Age of Victoria

Episode 002 Napoleon and the French Army in 1815

In this episode I indulge my passion for Napoleonic history, and explore my fascination with Napoleon. I cover the great gamble of his return from exile, his struggles, the options available to him, and that magnificent instrument of war…..the French Army.

This show covers

  • The benefits and cost of ambition.

  • Napoleon’s gamble to retake the French throne.

  • The position of France, and the role of navies. 

  • Rebuilding the French army, and what strategy to use?

  • Davout, Ney, Soult and Grouchy – the Marhals.

  • The musket; the infantryman’s best friend, and killer.

  • How to form up to die.

  • The cavalry – The Big Boots

  • The artillery – Napoleon’s daughters

  • The Emperor’s first moves.

Thanks for your listening. I hope you enjoyed the show. If you want to get in touch, I’d love to hear from you. You can email me at ageofvictoriapodcast@gmail.com, follow me on twitter @ageofvictoria, visit the website at www.ageofvictoriapodcast.com. The show also has a facebook page and group. Just search for Age of Victoria. Don’t forget to leave a review on iTunes, it takes less time than making a coffee. If you want to support the show on patreon, just click here, or you can go to Patreon and search for age of victoria podcast or my name.

The transcript for this episode can be found at

http://www.ageofvictoriapodcast.com/transcript-episode-002-napoleon-french-army-1815/

EP001 BRITAIN AND EUROPE IN 1815

This is the first full episode. It covers the situation in Europe in 1815, and gives a feel for life in Britain on the eve of the great events of the last campaign of the Napoleonic Wars.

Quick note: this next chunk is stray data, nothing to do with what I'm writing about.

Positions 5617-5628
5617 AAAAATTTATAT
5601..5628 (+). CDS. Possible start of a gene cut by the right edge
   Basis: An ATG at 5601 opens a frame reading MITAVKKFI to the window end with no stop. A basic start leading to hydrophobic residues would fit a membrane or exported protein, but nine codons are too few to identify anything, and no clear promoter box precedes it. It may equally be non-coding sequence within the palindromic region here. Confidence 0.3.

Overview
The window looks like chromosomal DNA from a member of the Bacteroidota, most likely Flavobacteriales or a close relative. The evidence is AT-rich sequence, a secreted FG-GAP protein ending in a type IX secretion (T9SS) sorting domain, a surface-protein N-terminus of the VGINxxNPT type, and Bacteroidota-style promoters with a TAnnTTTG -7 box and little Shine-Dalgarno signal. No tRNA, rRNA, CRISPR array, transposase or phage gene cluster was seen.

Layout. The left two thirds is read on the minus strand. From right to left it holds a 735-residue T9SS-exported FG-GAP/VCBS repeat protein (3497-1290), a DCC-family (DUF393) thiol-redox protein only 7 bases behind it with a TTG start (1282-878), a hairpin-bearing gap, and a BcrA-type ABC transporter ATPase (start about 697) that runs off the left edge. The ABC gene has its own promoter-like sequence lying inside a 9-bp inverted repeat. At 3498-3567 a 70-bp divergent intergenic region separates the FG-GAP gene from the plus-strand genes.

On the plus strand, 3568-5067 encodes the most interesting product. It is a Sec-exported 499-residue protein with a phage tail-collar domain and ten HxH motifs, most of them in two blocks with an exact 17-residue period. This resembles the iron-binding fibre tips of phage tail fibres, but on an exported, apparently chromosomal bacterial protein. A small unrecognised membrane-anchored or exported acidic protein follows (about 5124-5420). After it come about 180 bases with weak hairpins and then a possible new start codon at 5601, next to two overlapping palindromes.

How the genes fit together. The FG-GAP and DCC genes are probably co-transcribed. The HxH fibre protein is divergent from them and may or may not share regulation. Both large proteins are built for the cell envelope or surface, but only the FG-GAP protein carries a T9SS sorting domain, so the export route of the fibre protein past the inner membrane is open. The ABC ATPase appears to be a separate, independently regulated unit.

• What does the term Victorian mean?
  • History as a spectrum.
  • What will the podcast cover & why start in 1815?
  • Geography and climate of Britain in 1815.
  • Britains military and strategic position.
  • The naval impact of the Napoleonic Wars.
  • Brief summary of the great powers of Europe in 1815 (Spain, Austria, Prussia and Russia).

Thanks for your listening. I hope you enjoy. If you want to get in touch, I’d love to hear from you. You can email me at ageofvictoriapodcast@gmail.com, follow me on twitter @ageofvictoria, visit the website at www.ageofvictoriapodcast.com. The show also has a facebook page and group. Just search for Age of Victoria. Don’t forget to leave a review on iTunes, it takes less time than making a coffee. If you want to support the show on patreon, just click here, or you can go to Patreon and search for age of victoria podcast or my name.

I’ve now added the transcript of this episode at

http://www.ageofvictoriapodcast.com/transcript-episo…tain-europe-1815/

Episode 000 Introduction

A quick explanation about the Age of Victoria Podcast, release schedule, contact details, why I’m podcasting and what is going to be covered.

100 Days campaign map 01/06/1815

Nap16June1815

This is the map of the campaign as it opened on between 1st June 1815 and positions adopted by 07:00 on 16th June 1815. Napoleon was aiming to seize the Central Position between Wellington and Blucher. The Allies were spread out and had to work fast to concentrate their forces before Napoleon could isolate them and defeat them in detail. By moving from Charleroi as his point of concentration, Napoleon was perfectly poised to effect his strategy, whilst the strung out Allied forces risked a serious defeat or significant pushback. The crucial requirement for Marshal Ney to vigorously capture Quatre Bras and push on up the road is immediately apparent from this map. The opportunity for Ney to destroy the Prince of Orange’s force with an early assault before reinforcements could arrive is readily seen too.